Question 21

Compare and contrast the mechanism of action, pharmacokinetics, adverse effects and  monitoring of effect of dabigatran and warfarin.

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College Answer

Most candidates were able to provide some details about warfarin however dabigatran was less well known. The syllabus provides a guide to depth of knowledge required for listed drugs and so more detail was expected for Warfarin as a class “A” drug than was expected for dabigatran (a class “C” drug). It was however expected that candidates would provide more than just generalisations regarding “hepatic metabolism and renal excretion” when applied to both agents that actually have different modes of elimination.


  Warfarin Dabigatran
Class Vitamin K antagonist Direct thrombin inhibitor
Chemistry Coumarin derivative Small molecule polypeptide
Routes of administration Oral only Oral only
Absorption Rapidly absorbed
High oral bioavailablility (~ 100%)
Maximum blood concentration about 90 minutes after administration
Available as dabigatran etexilate, which is a pro-drug; dabigatran on its own is mch too polar to be absorbed effectively.
The exetilate is rapidly absorbed
High oral bioavailablility (~ 100%)
Maximum blood concentration about 90-180 minutes after administration
Solubility pKa 5.87; practically insoluble in water pKa 4.0, solubility in water is not very good
Distribution VOD=0.08-0.12, 99% protein-bound VOD=1.0L/kg; 35% protein-bound
Target receptor vitamin K epoxide reductase complex 1 Thrombin
Metabolism The more potent S-isomer is metabolised by hepatic CYP2C9 to 7-hydroxywarfarin, an inactive hydroxylated metabolite.
Another route is through reductases, into reduced metabolites (warfarin alcohols) with minimal anticoagulant activity.
Mainly renally excreted as unchanged drug; but about 20% is conjugated
with glucuronic acid to form acylglucuronides.
These conjugates are pharmacologically active and demonstrate almost identical properties of free, unconjugated dabigatran.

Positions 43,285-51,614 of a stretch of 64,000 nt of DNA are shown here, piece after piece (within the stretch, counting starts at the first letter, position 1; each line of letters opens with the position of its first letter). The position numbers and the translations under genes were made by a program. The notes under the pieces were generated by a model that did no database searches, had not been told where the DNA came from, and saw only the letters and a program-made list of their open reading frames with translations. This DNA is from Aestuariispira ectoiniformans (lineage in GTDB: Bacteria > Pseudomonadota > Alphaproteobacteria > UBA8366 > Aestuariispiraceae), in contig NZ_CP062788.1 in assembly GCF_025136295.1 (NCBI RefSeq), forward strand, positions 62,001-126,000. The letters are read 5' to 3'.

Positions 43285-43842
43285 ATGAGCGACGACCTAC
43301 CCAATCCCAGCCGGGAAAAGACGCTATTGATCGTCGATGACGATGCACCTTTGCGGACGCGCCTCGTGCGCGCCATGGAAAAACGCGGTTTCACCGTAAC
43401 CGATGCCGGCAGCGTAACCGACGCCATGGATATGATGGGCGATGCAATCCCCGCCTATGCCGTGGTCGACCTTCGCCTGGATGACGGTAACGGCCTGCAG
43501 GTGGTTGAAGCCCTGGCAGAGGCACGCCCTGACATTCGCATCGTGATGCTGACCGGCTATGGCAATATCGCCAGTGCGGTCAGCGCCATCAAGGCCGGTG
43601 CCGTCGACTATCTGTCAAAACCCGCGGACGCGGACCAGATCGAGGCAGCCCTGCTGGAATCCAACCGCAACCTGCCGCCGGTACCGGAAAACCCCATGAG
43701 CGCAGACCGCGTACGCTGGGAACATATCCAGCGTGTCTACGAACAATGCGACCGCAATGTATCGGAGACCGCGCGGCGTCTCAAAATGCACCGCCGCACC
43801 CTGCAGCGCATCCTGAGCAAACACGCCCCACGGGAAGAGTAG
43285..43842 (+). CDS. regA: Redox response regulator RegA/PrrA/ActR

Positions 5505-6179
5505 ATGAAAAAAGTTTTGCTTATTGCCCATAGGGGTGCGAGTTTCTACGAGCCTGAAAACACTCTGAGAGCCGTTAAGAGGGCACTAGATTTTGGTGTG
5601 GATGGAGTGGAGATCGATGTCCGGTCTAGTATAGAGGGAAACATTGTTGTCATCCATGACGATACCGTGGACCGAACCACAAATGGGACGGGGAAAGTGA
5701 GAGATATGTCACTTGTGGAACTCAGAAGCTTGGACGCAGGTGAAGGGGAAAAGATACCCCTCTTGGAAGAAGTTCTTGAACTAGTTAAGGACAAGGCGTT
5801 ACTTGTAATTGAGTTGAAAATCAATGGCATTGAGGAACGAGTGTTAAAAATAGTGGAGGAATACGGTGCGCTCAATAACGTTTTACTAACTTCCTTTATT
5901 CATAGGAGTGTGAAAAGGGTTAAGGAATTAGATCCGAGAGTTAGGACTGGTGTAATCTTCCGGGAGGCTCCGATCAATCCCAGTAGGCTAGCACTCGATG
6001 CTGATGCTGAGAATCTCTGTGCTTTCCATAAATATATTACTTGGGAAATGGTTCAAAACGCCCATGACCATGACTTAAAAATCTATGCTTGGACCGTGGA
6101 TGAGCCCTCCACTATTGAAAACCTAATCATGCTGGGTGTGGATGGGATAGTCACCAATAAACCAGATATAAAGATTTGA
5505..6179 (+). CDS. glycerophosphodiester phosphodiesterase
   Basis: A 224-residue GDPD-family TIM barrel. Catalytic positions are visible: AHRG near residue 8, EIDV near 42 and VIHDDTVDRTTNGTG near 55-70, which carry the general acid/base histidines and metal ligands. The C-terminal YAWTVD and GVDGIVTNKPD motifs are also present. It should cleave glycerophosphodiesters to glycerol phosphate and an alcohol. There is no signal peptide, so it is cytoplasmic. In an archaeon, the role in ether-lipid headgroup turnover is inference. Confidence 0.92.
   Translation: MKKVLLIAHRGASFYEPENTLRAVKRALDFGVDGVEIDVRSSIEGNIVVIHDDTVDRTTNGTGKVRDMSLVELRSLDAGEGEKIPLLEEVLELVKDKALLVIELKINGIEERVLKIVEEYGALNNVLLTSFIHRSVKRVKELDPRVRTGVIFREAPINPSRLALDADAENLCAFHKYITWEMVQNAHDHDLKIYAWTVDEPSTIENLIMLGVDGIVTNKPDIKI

Elimination All of the metabolites ultimately make their way out in the urine. 92% of the radiolabelled dose is recovered in urine after 1 week.
Minimal free warfarin is renally excreted
80% renal excretion of unchanged drug
20% biliary excretion of acylglucouronides
Time course of action Terminal half-life of warfarin after a single dose is approximately 1 week;
Effective half-life ranges from 20 to 60 hours
Mean half-life is about 36-42 hours.
Half life = 12-14 hours
Mechanism of action Warfarin interferes with the cyclic interconversion of vitamin K and its 2,3 epoxide (vitamin K epoxide), thereby modulating the γ-carboxylation of glutamate residues (Gla) on the N-terminal regions of vitamin K-dependent proteins.Vitamin K-dependent coagulation factors II, VII, IX, and X require γ-carboxylation for their procoagulant activity; thus warfarin therapy results in the hepatic synthesis of ineffective factors. Dabigatran interacts with the active site of thrombin, and acts as a competitive inhibitor of thrombin. It inactivates thrombin, including fibrin-bound thrombin.
This is a reversible reaction.
Some thrombin remains active to produce haemostasis.
Clinical effects Bleeding, skin necrosis, systemic microemboli, calciphylaxis Bleeding, insomnia, fever, periphral oedema
Single best reference for further information TGA PI document TGA PI document


Tran, Huyen, et al. "New oral anticoagulants: a practical guide on prescription, laboratory testing and peri‐procedural/bleeding management." Internal medicine journal 44.6 (2014): 525-536.

Yeh, Calvin H., James C. Fredenburgh, and Jeffrey I. Weitz. "Oral direct factor Xa inhibitors.Circulation research 111.8 (2012): 1069-1078.

Ansell, Jack, et al. "The pharmacology and management of the vitamin K antagonists." Chest 126.suppl 3 (2004): 204S-233S.

Scaglione, Francesco. "New oral anticoagulants: comparative pharmacology with vitamin K antagonists." Clinical pharmacokinetics 52.2 (2013): 69-82.

Stangier, Joachim, and Andreas Clemens. "Pharmacology, pharmacokinetics, and pharmacodynamics of dabigatran etexilate, an oral direct thrombin inhibitor." Clinical and Applied Thrombosis/Hemostasis (2009).